1625 Tonganoxie Rd

Tonganoxie, KS 66086

Our Veterinary Services

VACCINES AND PREVENTIVE MEDICINE: 

We provide both core and optional vaccines for dogs and cats. The American Animal Hospital Association (AAHA) recommends that all dogs receive canine distemper, hepatitis, parvovirus, parainfluenza, and rabies vaccinations. Core vaccines for cats include feline distemper, feline calicivirus, feline herpes, and rabies. Puppies and kittens should receive their first set of vaccines by eight weeks of age. We also offer Bordetella, leptospirosis, chlamydia, feline leukemia, and giardia.

We recommend annual wellness exams for adult dogs and cats between one and seven years old. Puppies, kittens, and senior pets should have more frequent examinations. At each check-up, we record your pet's weight and temperature, ask about eating habits and exercise, and discuss parasite control. Our veterinarians also check for specific health issues, such as diabetes and signs of cancer. You also have the chance to get help with any behavioral concerns.

INTERNAL MEDICINE: 

kitten
                  We strive to provide exceptional veterinary care.

This veterinary specialty deals with the prevention, diagnosis, and treatment of diseases that originate in specific body systems. These include the endocrine, gastrointestinal, immune, lymphatic, renal, respiratory, and urogenital systems.
Radiology: 

Our internal medicine and radiology units work closely together to arrive at the correct diagnosis for your pet's health condition. After interpreting the results of a diagnostic image, our radiologists prepare a report for your pet's veterinarian who will then decide on a course of treatment.
 

DENTISTRY: 

Your pet's oral health is a good indicator of his or her overall well-being. We check the teeth and gums at every wellness exam to look for signs of infection or other dental problems. Additionally, you can schedule an appointment for a dental cleaning under general anesthesia. Our staff works with clients to teach them proper toothbrushing techniques for an at-home routine.

SENIOR WELLNESS

Although the age at which dogs and cats are considered a senior can vary by breed, we like to start seeing pets for bi-annual exams around age seven. Like people, older pets have an increased risk of kidney disease, heart disease, cancer, diabetes, liver disease, senility, and general weakness. Staying on top of these issues helps improve the quality of life for your pet in the senior years. Mobility challenges and behavior changes are also more common with older pets.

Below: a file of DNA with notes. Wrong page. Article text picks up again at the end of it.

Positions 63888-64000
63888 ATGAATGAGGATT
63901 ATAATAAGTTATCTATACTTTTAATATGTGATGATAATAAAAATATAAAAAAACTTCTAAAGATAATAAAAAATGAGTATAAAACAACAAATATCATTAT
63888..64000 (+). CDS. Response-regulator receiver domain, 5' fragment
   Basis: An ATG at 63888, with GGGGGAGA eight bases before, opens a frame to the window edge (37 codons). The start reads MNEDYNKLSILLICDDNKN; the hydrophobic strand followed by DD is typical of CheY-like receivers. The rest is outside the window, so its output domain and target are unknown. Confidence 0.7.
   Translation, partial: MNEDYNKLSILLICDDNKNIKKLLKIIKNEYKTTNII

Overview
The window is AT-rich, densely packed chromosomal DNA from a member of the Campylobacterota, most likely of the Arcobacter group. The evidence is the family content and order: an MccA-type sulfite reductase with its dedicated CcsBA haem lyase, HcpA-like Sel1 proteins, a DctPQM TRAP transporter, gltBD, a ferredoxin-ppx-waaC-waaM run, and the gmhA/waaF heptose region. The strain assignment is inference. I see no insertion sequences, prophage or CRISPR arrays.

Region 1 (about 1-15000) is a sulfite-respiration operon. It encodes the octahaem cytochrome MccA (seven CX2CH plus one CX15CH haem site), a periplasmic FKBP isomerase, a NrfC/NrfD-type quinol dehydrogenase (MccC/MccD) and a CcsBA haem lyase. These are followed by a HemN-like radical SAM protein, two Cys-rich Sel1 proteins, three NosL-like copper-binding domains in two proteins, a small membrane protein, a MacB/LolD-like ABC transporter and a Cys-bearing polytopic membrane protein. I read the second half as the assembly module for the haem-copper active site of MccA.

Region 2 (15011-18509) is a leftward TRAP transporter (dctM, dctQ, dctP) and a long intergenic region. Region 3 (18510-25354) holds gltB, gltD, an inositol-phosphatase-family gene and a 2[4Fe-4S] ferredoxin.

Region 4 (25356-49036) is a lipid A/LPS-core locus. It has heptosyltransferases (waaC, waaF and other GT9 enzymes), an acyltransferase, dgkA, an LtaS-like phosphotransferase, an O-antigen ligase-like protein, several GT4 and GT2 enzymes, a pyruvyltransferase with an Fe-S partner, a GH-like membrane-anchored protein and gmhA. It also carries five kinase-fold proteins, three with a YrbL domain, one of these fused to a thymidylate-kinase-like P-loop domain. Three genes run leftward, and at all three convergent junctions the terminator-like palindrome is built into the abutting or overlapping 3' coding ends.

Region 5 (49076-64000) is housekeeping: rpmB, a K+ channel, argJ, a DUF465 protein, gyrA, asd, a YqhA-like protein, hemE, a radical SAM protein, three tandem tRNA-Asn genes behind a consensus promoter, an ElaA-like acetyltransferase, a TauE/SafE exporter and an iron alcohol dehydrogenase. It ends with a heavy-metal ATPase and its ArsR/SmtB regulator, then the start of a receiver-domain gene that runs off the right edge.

SURGERY:  

Some of the most common surgeries we perform include tooth extraction, removal of skin masses, bladder stones, and surgery for various types of cancer. Regardless of the type of surgery your pet needs, his or her veterinarian will let you know exactly what you can expect. This includes the surgical procedure itself as well as the recovery at home.
 

SPAY AND NEUTERS: 

Spaying your female pet and neutering your male pet helps to control pet overpopulation. Unfortunately, millions of pets are euthanized every year because there are not enough homes for all of them. Additional benefits of sterilization include a longer lifespan, reduced risk of mammary gland and testicular cancer, no heat cycles or roaming behavior, and less aggressive behavior by both males and females. 

Recent Blog Posts

Why Get a Preventive Care Exam?

If you only visit Smith Veterinary Clinic when your pet is injured or sick, you’re missing the opportunity to get a complete picture of her health. The preventive care exam allows our veterinarians to detect potential health issues and begin monitoring or treating them right away.  By committing to preventive care, you could extend it by months or years. It’s well worth the investment when you consider how much love and joy your pet brings into your life.

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Preventing and Treating Hot Spots

Acute moist dermatitis, more commonly known as hot spots, occurs due to a bacterial infection on your pet’s skin. Your dog or cat will naturally bite, chew, lick or scratch his skin in response to an irritant. Unfortunately for your pet, this tends to increase rather than decrease his discomfort. Anal gland disease, allergies to fleas or food ingredients, mange, tick bites, and inadequate grooming are the primary causes of hot spots in companion animals. 

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Summer Safety Tips

Your pet is part of the family and you naturally care about her safety. You also want to include her in family activities whenever possible over the carefree days of summer. By keeping the following safety tips in mind, your entire family can have a summer to remember.
 

Swimming Doesn’t Come Naturally to All Dogs

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Providing Exceptional Veterinary Care

At Smith Veterinary Clinic, we treat your pets as if they were our own.

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